Ed Byrne’s favourite places in Oxon, Bucks & Beyond
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Ed Byrne is one of the most successful comedians performing in the UK, regularly appearing on TV and touring to sold-out theatres. Originally from Ireland, he now lives in Essex with his wife and two children, but comes to Oxford’s New Theatre on 1 Oct with his new show Roaring Forties, moving to The Swan in High Wycombe on 19 Oct and Aylesbury on 27 Nov. These are his favourite places.
There seem to be loads of farm shops around these counties because it’s so full of people who move here to set up farm shops! I have to say, the Lime Farm Sharp has an award-winning Victoria sponge. If that’s not enough to recommend a place I don’t know what it is. I can vouch for the onion chilli relish too. My wife and I know some people who live nearby, so we brought out kids here because they can pet the animals and stuff like that. We have two boys, and the oldest was barely walking at the time but he was still quite excited by the sheep.
It’s always a good feeling playing at the Swan because you graduate to it from smaller venues. I’d started with a spot at the comedy club in the Town Hall, then played the Town Hall on my own, and then made it to the Swan as I became more successful. Prior to that though, I remember doing a gig at the Town Hall Theatre where I first did my Alanis Morrisette gag about how unironic her lyrics were from her song Ironic. There’s the line about ‘It’s like ten thousand spoons when all you need is a knife’. At this point one woman in the crowd had had enough of me making fun of the song and she heckled me, shouting ‘It’s a metaphor!’ I was very happy to explain was in fact… a simile. That became part of my routine, the humour of finally finding a use for that random fact from school.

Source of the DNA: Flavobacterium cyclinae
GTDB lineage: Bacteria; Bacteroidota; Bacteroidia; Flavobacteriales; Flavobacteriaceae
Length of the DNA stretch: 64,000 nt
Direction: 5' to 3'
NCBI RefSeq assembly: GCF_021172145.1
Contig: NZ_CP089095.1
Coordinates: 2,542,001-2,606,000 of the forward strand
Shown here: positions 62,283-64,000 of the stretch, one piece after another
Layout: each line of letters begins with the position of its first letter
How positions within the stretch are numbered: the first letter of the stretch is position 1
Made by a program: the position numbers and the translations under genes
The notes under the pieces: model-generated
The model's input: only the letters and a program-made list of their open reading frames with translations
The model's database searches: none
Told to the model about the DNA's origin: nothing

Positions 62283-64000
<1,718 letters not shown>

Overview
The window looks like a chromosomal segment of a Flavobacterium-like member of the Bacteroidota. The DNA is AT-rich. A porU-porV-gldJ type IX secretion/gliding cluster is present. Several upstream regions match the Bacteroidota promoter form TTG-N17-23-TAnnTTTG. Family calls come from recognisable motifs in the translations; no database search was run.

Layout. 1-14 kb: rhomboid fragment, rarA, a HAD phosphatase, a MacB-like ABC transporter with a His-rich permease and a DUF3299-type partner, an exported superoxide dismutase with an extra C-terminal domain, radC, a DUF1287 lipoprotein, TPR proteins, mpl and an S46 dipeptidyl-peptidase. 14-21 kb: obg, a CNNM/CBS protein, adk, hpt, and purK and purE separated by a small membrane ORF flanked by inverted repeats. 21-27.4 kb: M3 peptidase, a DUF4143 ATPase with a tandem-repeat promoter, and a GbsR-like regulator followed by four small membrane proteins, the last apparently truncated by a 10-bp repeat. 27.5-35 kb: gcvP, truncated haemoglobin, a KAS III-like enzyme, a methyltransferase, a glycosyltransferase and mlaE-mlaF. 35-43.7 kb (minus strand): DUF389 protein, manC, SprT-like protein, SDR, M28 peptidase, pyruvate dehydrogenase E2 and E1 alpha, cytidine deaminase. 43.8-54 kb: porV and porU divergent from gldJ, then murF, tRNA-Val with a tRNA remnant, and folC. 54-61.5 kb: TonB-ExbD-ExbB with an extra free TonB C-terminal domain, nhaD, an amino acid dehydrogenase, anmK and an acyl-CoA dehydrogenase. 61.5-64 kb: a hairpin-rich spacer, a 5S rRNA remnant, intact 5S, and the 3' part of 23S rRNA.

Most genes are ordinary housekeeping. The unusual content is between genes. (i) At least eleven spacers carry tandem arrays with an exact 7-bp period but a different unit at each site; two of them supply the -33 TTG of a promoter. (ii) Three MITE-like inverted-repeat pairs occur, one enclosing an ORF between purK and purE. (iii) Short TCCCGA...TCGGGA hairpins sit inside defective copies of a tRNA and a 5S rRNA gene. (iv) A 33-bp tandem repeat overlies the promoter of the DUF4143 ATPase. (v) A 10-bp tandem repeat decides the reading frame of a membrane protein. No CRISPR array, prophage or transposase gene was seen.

I went here with Brendon Burns, the Australian stand up, and his wife. This place has a Michelin star and the food’s great but it’s not up its own arse. Most Michelin paces tend to be up themselves a bit but The Nut Tree is very relaxed, and has the atmosphere of a pub that just happens to have really good food. I tend to eat out more these days – it’s partly the natural ageing process, and partly the sophisticating influence of my wife. I used to drink through the hunger – ‘eatin’s cheatin’!’ – but I have realized the importance of sustenance.
I’m trying to work my way around the highest points in the country – most of them have been in Scotland and Wales so far, but I’ve also been to Haddington Hill in the Chilterns, the highest point in Buckinghamshire. There’s an easy 5 mile walk from Haddington Hill to Pavis Wood in Hertfordshire, which happens to be the highest point in Herts and it’s a really lovely walk. I enjoy walking, we take the kids on our backs and off we go. It gives you a good excuse to get out into far flung areas of the country.
This was the first place where I did an hour of standup and I still remember it vividly. I was booked to do 40 minutes but I ran long. I was so pleased with the audience – they were so nice – that I told them that I’d made it to an hour and it meant I was ready for Edinburgh and I was given an encore! Comedy can be adversarial, you versus the audience, so it’s nice when there’s a nurturing atmosphere and you can try new stuff.